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Getting Over the Edge of Freelancing Competition

Get Over the Edge of Freelancing Competition Photo Source: FreeDigitalPhotos.Net

We already unraveled the mystery of freelancing and even looked deeper at why many freelancers go nuts over this kind of profession. Based on several surveys and statistics, the number of freelancers all over the world had grown enormously. Obviously, the competition keeps on getting tougher. So, how can you get an edge over your freelancing competitors? Brace yourself because in this post, we will be spilling the beans!

As a freelancer myself, I know how it feels to be surrounded by top-notch freelancers. I say they are top-notchers because one, they have been in the industry for quite a long time and two, they’ve done lots of projects shown in their portfolio. I’ve only known this career for almost four years and my portfolio contains a little more than 10. I normally have the feeling of backing out from numerous online job applications and if ever I got short-listed— I still feel intimidated. Lots of questions still linger in my mind as the game begins. What if I didn’t pass the trial phase? What if the client didn’t like my work? What if I failed to meet his expectations? And so on.

Get Over the Edge Of Freelancing Competition

Photo Source: Flickr Monsterbrick

 

But those were the days. Yes, I’ve been there. And I am proud to say that I was able to pass through that phase. I now have clients one after another. I get referred to by people I know and sometimes even those that I didn’t. I already gained more than enough confidence to apply and accept online jobs, even if it’s beyond my comfort zone. I have been living my freelance career right on track. How did I do that?

I made myself stand out from the rest and give each of my clients a working experience they would always remember! I encourage you to try the following:

1. Step up and show that you have more value than your competitors.

Remember those cover/application letters? Before you send one, read closely what the client is looking for to know if you are really fit for the job. Avoid the generic response. Show a personal approach on the client. On my experience, I initially look for the client’s first name and address him/her with that. Aside from letting him/her know that I got the skills needed for the job, I also make it a point that I can do more aside from what he/she is looking for. Example, the client needs a content curator for his website, tell him that you are also into Social Media or Graphics Design. This is a sure win-win! Why hire an individual freelancer when he can have a 3-in-1 in your persona?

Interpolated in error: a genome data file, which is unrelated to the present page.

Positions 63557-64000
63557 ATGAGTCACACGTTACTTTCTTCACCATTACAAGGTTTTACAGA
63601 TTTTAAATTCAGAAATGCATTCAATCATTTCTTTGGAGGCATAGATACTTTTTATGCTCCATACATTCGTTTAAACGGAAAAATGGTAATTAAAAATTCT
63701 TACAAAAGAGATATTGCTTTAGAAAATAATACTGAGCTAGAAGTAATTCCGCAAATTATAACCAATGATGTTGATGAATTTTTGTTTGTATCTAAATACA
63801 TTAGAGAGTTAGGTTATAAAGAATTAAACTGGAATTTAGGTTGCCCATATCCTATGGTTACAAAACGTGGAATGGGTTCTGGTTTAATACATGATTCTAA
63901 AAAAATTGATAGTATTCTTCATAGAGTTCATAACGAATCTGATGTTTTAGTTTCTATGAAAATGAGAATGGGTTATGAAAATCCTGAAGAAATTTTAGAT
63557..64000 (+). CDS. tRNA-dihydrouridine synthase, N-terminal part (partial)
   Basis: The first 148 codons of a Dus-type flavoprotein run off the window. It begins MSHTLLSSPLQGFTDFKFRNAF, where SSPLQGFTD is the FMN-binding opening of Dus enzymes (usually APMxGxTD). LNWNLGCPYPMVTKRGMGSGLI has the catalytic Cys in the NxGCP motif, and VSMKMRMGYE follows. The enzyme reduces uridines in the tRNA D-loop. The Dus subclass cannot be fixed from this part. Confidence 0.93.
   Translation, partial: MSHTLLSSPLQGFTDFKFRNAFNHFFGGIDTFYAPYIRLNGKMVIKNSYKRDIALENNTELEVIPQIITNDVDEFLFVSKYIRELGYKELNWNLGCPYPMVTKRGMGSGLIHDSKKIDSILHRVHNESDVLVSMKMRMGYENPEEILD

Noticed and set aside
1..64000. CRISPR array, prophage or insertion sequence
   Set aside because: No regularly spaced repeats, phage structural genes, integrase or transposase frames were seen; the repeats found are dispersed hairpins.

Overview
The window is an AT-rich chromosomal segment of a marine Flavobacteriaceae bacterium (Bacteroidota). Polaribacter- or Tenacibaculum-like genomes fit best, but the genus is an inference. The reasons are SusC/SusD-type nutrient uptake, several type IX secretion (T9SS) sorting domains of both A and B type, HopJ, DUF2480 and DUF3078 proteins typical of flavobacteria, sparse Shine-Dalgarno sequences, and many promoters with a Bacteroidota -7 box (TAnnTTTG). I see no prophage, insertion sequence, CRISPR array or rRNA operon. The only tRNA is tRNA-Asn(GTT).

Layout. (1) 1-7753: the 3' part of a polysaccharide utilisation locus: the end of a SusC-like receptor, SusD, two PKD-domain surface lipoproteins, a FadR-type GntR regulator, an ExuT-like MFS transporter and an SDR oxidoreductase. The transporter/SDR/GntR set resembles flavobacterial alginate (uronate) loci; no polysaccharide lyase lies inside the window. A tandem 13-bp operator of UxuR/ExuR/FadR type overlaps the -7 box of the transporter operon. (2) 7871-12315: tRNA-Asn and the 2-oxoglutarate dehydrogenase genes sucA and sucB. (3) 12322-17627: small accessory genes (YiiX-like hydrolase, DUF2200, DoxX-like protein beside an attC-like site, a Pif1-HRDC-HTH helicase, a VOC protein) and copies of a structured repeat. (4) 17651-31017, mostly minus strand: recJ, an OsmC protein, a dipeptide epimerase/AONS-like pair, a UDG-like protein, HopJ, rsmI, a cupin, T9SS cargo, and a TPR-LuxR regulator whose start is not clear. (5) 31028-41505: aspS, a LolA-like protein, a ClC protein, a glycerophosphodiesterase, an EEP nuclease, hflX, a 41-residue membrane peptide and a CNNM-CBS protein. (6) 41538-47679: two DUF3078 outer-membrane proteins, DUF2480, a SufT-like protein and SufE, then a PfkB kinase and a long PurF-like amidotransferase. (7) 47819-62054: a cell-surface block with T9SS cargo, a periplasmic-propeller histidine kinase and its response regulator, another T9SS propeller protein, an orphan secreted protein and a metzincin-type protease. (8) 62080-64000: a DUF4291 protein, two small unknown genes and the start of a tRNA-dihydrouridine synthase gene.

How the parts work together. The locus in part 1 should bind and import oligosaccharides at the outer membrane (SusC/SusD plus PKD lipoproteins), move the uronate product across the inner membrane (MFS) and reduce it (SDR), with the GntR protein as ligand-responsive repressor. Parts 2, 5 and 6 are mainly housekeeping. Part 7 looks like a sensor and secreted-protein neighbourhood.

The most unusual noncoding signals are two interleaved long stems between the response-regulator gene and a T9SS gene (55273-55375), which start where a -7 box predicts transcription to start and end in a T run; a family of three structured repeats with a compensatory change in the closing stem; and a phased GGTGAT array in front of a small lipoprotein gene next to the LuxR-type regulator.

2. Deliver more than what is asked from you.

This should be a natural thing on your part as a freelancer. Now is the time to be a “show off” in a positive way, of course. Go beyond the expected 500 word article or make two samples of graphics design that your client can choose from. Be a day ahead of the deadline. Most importantly, give and take suggestions from your client. Show your client that you give value to your working relationship.

3. Keep in touch.

I learned this from my husband who is into Sales. After he closed the deal, his relationship to his client doesn’t end there. He will make calls or follow up via SMS asking how their product was. Are they happy with the installations? Are there any other things he could be of help? He even greets his clients during special occasions like Christmas, New Year, Father’s Day, Mother’s Day etc. What’s the result of doing such? He gets more returning clients and referrals! They remember him as the consistent sales agent and comes back to their company looking for him!

You know what, I applied the same technique to my freelancing career. I asked feedback from my clients after the project. By doing so, I’ll know where I need to improve or what I should keep on doing for my next projects. I also stayed in touch with them. Once in a while, when I see them online on Skype, I dropped a ‘hi and hello’. After a couple of months, I sent them emails asking how their business is and that in case they’ll be needing my service again, I am just an email away.

Freelancing—  it’s a jungle out there. But if you know how to play your game and you can easily point out your strengths and weaknesses as a freelancer, getting the edge over your competitors will surely come in handy.

Do you have more returning clients over the new ones? What do you think made these clients come back to you? Do you have other techniques in getting over the edge of competition? Share your stories!

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About Mylene Dela Cena (9 Articles)
Mylene Dela Cena is a Social Media Manager and Freelance Writer living in the Philippines. She is passionate about working from home, earning online, freelancing, and all things about online gigs. When she’s not writing about these topics at Fourerr, you will see her talking about family, marriage, parenting, and WAHM life on her blog Story Book Mom. In addition to her love of writing, she is also an arts and crafts enthusiast, loves everything DIY and Digital Scrapbook. Connect with her in real time on Twitter @story_book_mom.

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